Later on, Armstrong figures out that one of the Americans, by the name of Taylor, who is married to a local girl, is collaborating with the enemy. It turns out that the local drug kingpin, The Lion, smuggles his merchandise into the US and is practically a feudal lord of the place. The Lion, tired of paying off corrupt government officials and law enforcement, seeks to secure his position by building an army of genetically enhanced ninjas. What’s more, he will be able to sell these super ninjas of his to other kingpins, dictators, criminals, terrorists – basically, to any 80s action movie villain in existence. In his compound on the Blackbeard Island, Burke holds a scientist by the name of professor Sanborn, captive. Sanborn used to work on creating a cure for cancer, but now he is forced to work for this evil guy. There are two female characters in the movie, the first one is Sanborn’s daughter Alicia, the second is a local woman, who has the hots for Jackson. Armstrong saves Alicia from Lion’s goons, since, to quote Wild Bill, “I don’t think the U.S. armed forces ever let a lady down yet”. Aside from Alicia, who becomes enamored with Armstrong, there is also a boy called Toto, who is a street urchin, helping the Americans. Toto is actually kinda likeable and not particularly annoying, as is the case with lots of child sidekicks.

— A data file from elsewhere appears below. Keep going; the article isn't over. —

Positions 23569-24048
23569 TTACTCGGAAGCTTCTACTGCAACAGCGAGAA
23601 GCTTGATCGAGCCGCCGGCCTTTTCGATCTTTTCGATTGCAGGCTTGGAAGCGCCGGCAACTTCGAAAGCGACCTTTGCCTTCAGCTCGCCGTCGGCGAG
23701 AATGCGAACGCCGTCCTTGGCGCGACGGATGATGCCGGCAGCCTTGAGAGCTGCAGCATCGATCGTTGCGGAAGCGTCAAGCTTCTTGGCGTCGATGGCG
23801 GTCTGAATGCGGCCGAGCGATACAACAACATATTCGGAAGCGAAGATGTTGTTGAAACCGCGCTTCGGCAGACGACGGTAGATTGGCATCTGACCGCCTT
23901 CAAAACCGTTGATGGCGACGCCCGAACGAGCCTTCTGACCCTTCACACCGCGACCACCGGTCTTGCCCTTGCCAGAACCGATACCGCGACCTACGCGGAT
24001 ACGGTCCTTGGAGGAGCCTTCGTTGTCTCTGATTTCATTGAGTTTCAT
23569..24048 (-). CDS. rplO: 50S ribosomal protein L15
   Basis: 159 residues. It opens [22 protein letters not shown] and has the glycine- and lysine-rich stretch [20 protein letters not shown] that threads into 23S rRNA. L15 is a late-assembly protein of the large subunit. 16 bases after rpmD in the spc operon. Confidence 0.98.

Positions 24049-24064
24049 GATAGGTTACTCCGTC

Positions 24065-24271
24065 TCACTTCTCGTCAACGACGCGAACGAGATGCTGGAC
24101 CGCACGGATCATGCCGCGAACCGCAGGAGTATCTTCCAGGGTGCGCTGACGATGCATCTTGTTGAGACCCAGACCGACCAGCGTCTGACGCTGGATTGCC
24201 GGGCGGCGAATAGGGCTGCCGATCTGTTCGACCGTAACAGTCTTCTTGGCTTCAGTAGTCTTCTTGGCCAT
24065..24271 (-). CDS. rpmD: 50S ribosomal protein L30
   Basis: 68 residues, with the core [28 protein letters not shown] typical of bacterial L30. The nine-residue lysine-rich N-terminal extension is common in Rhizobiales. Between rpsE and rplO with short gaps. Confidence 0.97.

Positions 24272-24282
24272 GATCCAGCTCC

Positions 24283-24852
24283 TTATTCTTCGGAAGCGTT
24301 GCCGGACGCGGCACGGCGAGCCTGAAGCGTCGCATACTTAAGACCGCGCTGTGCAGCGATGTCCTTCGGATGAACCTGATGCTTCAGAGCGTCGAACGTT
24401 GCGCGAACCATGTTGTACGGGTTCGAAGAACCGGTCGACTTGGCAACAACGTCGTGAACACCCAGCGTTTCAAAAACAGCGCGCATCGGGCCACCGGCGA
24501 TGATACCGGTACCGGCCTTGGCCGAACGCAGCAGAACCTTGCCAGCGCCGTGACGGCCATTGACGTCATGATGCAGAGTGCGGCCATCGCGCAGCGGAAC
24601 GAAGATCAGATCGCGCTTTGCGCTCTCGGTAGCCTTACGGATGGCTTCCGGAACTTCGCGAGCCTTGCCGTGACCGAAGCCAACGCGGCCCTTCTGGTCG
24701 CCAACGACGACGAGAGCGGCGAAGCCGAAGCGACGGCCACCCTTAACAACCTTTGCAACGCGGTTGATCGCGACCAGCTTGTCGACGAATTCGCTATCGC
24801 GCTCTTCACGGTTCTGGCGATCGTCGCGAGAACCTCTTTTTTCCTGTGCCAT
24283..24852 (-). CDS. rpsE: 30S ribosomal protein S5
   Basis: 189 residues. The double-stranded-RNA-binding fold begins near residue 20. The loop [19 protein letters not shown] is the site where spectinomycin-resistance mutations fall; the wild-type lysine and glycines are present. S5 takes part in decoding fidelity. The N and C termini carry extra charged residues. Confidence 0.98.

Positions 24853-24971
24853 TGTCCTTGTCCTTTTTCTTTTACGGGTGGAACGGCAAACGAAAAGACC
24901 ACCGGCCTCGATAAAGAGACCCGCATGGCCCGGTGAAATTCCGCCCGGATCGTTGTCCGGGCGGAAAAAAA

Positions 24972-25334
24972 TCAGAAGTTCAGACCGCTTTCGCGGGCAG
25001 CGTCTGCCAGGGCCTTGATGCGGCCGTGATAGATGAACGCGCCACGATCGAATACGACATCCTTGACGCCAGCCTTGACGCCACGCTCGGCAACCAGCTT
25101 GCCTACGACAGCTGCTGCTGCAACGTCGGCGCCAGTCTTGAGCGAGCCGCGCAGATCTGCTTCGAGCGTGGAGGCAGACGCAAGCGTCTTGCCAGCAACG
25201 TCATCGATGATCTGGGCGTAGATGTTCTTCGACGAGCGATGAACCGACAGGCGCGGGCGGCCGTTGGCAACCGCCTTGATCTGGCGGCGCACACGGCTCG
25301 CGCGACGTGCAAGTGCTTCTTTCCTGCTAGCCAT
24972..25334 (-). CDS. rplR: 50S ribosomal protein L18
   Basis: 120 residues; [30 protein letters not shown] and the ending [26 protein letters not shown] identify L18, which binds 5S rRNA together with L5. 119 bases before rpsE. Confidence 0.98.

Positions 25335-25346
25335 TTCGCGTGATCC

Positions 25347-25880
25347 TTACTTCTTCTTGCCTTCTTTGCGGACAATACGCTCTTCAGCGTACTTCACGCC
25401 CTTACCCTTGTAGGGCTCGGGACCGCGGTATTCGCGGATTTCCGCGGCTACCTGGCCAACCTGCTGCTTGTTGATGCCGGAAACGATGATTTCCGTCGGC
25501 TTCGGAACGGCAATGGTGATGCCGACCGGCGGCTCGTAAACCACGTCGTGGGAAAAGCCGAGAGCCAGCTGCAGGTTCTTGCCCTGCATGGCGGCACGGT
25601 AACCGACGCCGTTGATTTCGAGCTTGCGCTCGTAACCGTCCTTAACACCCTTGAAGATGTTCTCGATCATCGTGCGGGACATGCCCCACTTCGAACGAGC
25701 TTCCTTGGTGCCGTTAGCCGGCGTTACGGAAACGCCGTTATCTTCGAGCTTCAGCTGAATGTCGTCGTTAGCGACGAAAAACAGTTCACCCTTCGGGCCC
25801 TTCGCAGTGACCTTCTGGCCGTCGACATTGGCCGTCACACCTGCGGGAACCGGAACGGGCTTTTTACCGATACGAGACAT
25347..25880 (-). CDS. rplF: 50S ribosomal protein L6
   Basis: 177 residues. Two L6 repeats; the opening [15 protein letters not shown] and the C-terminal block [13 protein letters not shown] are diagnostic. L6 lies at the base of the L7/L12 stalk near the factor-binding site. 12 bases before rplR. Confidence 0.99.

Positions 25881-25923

After killing several regiments of ninjas, Armstrong and Alicia attack Lion’s compound and liberate the American prisoners. Joe cuts his way through, until he has to face Tojo Ken in a final duel, which starts off as a conventional fight between two ninjas and ends with the bad guy pulling a shotgun on Dudikoff. Elsewhere, Wild Bill and Jackson lead an unauthorized assault on Blackbeard Island. Aside from the fighting, there is one introspective scene, where Dudikoff meditates and there is a flashback of him being coached by a former Japanese soldier, reminding us of the hero’s backstory.

In the end, ‘American Ninja 2’ is probably better than the original film and has a number of great fights, which still look cool to this day. Dudikoff and James have some nice chemistry together,which is frankly better than the chemistry between Michael’s supposed love interests. It has far more action than the first part and Dudikoff is still handsome, unemotional and doesn’t really have any dialogue, but makes Joe still likeable. This is a fast paced and rather short movie, which has a lot of action and one doesn’t really get bored in-between. Aside from the leading duo, there are some genuinely entertaining supporting characters, such as Wild Bill, who is a cowboy-like military officer.

This movie is so 80s it makes you feel like you’ve gone back to this wonderful, glorified era. Does it make sense? Not really. Is it cool enough to make you forget about the real world for a while? Hell yeah! And with this, I’m off to write a Russian rip-off I’ll title ‘Sakhalin Ninja’ or ‘Kuril Ninja’ in case I’d feel like exploiting the current political situation. This will surely kick off a 2020s ninja craze on the other side of the globe this time. Ninjas are cool, after all. See you around, folks.